New Red Order (NRO) is a public secret society facilitated by core contributors Adam Khalil, Zack Khalil, and Jackson Polys. Working with an interdisciplinary network of informants—including Ashley Byler, Driftnote, Jim Fletcher, Inpatient Press, KITE, Maiingan “iNDiO1763” Wiikwedong, Kyleigh M. Mathewson, Tony Oursler, Laura Ortman, Jeremy Pheiffer, Gaile Pranckunaite, Walter Scott, Rezarta Seferi, Bayley Sweitzer, Walker Tate, Virgil Taylor, Kate Valk, and others—the NRO co-produces video, performance, and installation works that confront settler colonial tendencies and obstacles to Indigenous growth and agency.
Adam Piron is a filmmaker based in Southern California. He's a member of the Kiowa Tribe of Oklahoma, a Kanienʼkehá꞉ka (Mohawk) descendant and was raised in Phoenix, Arizona. His films have played in The New Yorker's Documentary Series, True/False Film Festival, San Francisco International Film Festival, MoMA Doc Fortnight, Camden International Film Festival, Indie Grits and various other festivals. He is also a co-founder of COUSIN, a collective supporting Indigenous artists expanding the form of film. He currently works as the Associate Director of Sundance Institute's Indigenous Program.
Emilie Sannom was an actor, stunt performer, and pioneer of Danish “sensationsfilm” of the 1910s.
Daniel Spaulding is Assistant Professor of Modern and Contemporary Art at the University of Wisconsin - Madison. He is a founding editor of Selva: A Journal of the History of Art (selvajournal.org).
Courtney Stephens is a non-fiction and experimental filmmaker based in Los Angeles. Her work has been exhibited at the Berlinale, the Museum of Modern Art, New York Film Festival, The National Gallery of Art, and elsewhere.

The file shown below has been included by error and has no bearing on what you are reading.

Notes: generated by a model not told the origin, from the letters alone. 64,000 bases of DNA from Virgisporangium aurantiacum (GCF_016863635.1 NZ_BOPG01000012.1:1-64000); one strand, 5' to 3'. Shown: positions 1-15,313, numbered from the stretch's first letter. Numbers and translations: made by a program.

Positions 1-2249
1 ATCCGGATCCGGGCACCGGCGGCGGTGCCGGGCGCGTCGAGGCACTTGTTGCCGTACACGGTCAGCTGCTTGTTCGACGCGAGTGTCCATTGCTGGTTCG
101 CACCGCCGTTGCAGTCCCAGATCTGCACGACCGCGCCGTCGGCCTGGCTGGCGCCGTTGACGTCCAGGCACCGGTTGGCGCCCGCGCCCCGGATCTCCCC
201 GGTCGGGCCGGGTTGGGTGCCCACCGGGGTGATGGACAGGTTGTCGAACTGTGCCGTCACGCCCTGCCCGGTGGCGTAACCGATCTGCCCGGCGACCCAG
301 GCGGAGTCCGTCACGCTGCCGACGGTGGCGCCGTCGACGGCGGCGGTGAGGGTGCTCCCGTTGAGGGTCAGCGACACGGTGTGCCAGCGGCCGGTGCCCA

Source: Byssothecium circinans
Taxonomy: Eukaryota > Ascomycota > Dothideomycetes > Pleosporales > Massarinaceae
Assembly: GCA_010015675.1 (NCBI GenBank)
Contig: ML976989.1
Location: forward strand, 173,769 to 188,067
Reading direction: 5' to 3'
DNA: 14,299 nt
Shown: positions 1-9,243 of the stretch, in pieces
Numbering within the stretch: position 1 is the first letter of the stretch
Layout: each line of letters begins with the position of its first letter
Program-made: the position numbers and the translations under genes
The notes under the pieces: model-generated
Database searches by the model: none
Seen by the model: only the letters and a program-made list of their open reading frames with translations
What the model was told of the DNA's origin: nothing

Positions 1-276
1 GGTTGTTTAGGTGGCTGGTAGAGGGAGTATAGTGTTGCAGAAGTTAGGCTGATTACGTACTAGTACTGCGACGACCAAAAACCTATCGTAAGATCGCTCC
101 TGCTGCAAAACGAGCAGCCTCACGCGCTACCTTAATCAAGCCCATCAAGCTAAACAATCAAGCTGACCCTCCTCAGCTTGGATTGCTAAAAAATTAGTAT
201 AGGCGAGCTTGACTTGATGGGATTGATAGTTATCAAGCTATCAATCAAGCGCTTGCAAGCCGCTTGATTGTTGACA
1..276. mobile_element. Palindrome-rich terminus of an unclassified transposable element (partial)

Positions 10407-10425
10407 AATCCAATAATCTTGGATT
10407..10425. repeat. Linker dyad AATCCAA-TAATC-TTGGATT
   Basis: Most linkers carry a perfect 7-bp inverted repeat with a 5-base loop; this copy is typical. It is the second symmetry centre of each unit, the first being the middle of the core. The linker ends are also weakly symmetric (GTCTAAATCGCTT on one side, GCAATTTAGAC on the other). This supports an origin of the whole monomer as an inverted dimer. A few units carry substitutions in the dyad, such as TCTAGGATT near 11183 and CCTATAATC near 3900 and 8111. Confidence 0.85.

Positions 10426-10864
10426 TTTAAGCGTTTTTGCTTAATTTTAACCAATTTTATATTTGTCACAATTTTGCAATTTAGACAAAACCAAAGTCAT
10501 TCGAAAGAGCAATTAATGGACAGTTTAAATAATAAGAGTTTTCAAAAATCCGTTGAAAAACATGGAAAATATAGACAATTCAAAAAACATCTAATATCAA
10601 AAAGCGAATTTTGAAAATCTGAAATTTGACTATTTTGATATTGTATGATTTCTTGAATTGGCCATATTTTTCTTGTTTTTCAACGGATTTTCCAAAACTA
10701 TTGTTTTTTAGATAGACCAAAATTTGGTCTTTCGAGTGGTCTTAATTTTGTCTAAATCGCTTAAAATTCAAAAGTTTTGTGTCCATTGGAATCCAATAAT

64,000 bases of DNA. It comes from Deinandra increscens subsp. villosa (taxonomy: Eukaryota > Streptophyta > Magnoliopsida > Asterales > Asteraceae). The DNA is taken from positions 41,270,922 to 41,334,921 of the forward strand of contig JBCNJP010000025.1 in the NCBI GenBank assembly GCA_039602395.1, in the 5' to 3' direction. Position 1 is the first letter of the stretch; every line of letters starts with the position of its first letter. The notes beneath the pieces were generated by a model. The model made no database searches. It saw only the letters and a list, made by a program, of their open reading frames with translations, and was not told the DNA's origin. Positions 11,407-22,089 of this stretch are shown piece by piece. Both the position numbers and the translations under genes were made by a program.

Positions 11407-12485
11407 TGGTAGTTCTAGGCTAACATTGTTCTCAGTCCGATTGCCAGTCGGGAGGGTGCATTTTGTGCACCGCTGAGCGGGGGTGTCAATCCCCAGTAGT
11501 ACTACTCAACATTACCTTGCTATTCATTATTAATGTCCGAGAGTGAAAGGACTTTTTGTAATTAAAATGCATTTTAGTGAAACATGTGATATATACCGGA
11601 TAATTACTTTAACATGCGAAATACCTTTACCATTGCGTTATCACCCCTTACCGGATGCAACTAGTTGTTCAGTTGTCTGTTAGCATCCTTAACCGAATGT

Sandi Tan is a filmmaker and novelist based in Los Angeles. She made the autobiographical film Shirkers (Netflix), wrote the non-autobiographical novel Lurkers (Soho), and can be found on IG as @_sanditan_ mostly posting pictures of cats.
Penelope Uribe-Abee is from Los Angeles and is a graduate of UCLA. Her artistic upbringing through community arts guides her career as a maker and art educator. Her work primarily revolves around identity, cultural geography and family. She has worked for institutions like the Fowler Museum, MOCA, and the Dept of Cultural Affairs as an educator. She has shown work locally in Los Angeles at the REDCAT, LA Film Forum, and The Echo Park Film Center. Additionally, she runs a food pantry in El Sereno and is involved in the work of food justice and sovereignty in Los Angeles.
Jia Zhangke is one of China’s most prominant and critically acclaimed filmmakers. He is a writer, producer, and director known for Xiao Wu (1997), Platform (2000), The World (2004), Still Life (2008), and A Touch of Sin (2013), winner of Best Screenplay at the Cannes Film Festival. In 2016 Jia opened a noodle restaurant specializing in Dao Bo Mian in his hometown of Fenyang.